E-Commerce Times Talkback
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In response to advertising industry concerns over Internet security, MySpace.com has removed 200,000 "objectionable" profiles from its social network. The site erased profiles containing risque or hate speech content. Ross Levinsohn, president of MySpace parent company News Corp.'s Internet division, made the announcement at the Bank of America Media, Telecommunications and Entertainment Conference in New York. News Corp. acquired MySpace last year for US$580 million.
Atleast they done something about it before facing tons of Lawsuits by Irate users and parents of children that use that website for whatever reason. However, Their is a similar problem over Yahoo chat rooms. I have talked to people everyday on this and seems People are sick of the pornograghy advertising on chats and not to mention getting harranged by hatefilled people that just want to boot people out of chat for their own cheap thrills.
From I hear is that Yahoo is allowing this to happen on a daily basis. and not much can be done on the delema. It is so unsafe for an innocent child to log on Yahoo chat these days since their rooms are completely unmoderated. In a nutshell. It's a free for all for undesirables.
I think what really bothers me is the fact that they did this over advertising, and the fact that this is even newsworthy at all. I'm sure the substantial majority of the deleted profiles violated their user agreement, in which case they should have just been quietly deleted a long time ago like on any other social networking site.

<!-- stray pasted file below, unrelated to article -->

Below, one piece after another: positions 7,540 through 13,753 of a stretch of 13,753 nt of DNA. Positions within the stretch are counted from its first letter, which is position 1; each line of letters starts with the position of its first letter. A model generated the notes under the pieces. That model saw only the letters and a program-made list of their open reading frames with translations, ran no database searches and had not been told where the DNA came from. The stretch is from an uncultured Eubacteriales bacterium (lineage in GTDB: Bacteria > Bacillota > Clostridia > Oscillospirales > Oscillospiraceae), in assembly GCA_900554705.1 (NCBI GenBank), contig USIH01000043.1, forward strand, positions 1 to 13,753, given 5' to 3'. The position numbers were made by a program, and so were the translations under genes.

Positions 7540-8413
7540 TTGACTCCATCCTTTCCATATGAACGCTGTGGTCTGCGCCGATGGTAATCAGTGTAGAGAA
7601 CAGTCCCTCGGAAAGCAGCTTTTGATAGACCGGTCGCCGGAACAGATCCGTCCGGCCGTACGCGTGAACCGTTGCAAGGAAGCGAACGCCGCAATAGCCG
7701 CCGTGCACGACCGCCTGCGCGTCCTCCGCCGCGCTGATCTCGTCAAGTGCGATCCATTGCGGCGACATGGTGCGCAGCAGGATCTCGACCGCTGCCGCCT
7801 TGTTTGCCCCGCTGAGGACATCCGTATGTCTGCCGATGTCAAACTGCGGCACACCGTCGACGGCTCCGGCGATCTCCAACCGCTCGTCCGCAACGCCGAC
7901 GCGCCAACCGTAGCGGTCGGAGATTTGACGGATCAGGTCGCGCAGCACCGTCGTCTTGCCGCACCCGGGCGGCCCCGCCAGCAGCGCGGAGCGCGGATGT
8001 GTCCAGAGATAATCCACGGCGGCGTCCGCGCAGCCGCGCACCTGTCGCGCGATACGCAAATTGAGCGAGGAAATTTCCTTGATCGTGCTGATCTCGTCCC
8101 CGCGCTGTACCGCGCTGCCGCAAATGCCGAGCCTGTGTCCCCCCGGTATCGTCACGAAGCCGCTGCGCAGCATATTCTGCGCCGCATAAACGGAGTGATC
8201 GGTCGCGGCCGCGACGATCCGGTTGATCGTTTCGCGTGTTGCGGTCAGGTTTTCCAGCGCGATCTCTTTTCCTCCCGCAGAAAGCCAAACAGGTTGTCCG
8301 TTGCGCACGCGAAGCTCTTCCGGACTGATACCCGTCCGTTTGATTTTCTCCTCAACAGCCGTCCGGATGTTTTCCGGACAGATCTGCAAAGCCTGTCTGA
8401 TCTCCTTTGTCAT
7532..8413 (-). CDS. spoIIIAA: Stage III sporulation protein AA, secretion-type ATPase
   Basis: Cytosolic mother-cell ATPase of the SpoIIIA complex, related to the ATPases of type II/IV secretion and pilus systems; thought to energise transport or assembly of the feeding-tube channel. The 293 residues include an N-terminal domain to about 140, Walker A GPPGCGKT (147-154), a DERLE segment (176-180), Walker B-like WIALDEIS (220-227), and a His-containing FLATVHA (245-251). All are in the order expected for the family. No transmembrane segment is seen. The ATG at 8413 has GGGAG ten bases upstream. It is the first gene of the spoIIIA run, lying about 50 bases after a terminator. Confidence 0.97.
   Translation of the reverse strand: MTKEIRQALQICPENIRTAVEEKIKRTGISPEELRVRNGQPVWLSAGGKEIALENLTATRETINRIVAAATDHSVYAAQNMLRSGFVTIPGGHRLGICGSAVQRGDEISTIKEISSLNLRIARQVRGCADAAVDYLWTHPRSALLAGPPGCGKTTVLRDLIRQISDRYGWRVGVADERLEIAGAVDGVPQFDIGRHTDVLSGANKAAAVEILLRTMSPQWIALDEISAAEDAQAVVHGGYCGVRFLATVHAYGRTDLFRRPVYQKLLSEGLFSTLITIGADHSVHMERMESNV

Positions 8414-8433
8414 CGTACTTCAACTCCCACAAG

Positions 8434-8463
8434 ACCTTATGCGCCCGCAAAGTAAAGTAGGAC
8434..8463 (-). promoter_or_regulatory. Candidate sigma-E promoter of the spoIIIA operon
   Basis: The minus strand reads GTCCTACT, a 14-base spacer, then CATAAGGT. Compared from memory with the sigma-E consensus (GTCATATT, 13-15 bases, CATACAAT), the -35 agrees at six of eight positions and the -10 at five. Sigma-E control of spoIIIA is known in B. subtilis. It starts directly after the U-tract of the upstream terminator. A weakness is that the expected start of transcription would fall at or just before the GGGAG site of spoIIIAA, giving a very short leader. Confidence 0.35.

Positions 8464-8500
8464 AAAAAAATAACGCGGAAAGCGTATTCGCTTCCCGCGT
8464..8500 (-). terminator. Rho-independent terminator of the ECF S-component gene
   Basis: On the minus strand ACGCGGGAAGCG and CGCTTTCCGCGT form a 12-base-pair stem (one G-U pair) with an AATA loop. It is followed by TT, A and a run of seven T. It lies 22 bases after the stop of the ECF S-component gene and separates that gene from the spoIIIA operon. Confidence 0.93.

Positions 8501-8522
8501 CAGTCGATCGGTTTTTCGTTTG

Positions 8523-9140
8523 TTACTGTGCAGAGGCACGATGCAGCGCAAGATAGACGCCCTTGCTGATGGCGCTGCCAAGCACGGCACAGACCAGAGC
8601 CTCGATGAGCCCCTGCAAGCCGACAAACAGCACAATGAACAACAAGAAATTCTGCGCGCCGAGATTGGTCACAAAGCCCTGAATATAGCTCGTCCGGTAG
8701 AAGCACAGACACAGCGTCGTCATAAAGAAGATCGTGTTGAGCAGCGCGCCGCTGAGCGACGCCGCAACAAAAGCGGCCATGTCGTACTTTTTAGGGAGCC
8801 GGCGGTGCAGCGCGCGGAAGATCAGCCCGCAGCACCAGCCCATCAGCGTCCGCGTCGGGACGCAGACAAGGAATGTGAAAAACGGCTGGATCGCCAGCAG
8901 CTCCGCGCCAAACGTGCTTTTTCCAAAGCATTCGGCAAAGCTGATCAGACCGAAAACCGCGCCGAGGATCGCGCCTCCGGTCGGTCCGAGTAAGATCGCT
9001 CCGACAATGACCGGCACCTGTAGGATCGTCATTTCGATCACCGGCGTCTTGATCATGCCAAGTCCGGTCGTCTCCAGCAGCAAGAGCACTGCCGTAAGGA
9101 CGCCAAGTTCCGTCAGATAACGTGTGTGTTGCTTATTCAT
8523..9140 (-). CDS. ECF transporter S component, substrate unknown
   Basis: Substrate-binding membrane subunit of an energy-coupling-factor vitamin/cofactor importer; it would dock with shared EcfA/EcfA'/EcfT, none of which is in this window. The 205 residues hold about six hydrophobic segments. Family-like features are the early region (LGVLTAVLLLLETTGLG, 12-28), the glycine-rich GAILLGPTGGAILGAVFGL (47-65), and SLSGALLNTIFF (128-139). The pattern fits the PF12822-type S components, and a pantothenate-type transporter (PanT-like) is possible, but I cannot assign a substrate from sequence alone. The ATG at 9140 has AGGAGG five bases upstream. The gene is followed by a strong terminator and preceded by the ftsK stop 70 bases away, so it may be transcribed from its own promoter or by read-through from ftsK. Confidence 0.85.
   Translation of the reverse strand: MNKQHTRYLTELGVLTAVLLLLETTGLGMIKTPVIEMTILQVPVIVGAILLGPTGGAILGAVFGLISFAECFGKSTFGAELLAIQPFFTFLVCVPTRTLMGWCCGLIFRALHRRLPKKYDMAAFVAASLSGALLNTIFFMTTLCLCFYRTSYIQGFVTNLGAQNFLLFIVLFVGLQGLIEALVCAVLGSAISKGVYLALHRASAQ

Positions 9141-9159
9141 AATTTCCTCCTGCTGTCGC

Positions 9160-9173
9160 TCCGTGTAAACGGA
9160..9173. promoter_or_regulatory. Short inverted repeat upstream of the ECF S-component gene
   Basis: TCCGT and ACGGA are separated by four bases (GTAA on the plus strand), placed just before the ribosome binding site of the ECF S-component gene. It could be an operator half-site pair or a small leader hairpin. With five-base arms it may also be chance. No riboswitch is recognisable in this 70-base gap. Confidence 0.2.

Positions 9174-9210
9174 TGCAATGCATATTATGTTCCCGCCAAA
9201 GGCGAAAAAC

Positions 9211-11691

I've certainly seen "objectionable" content on Orkut, Tribe, Ryze, craigslist and more. When someone reports it, the site investigates it and either warns them or deletes the account. This should be no big deal, but the misplaced anxiety over MySpace safety has made it a big deal.
They shouldn't have done a big announcement. They should have just deleted them, not even all at once, but over a few weeks. Out of 30 million active members, most people wouldn't even notice that 200,000 were gone. And if asked, they could just say they were enforcing their user agreement. Then they could have quietly told major advertisers and agencies that they were being more aggressive about enforcing the user agreements.
That approach would have appeased advertisers, made MySpace safer, and yet not raised the potential ire of users over the issue.
This shouldn't have been a big deal. It was a mistake for MySpace to make it one.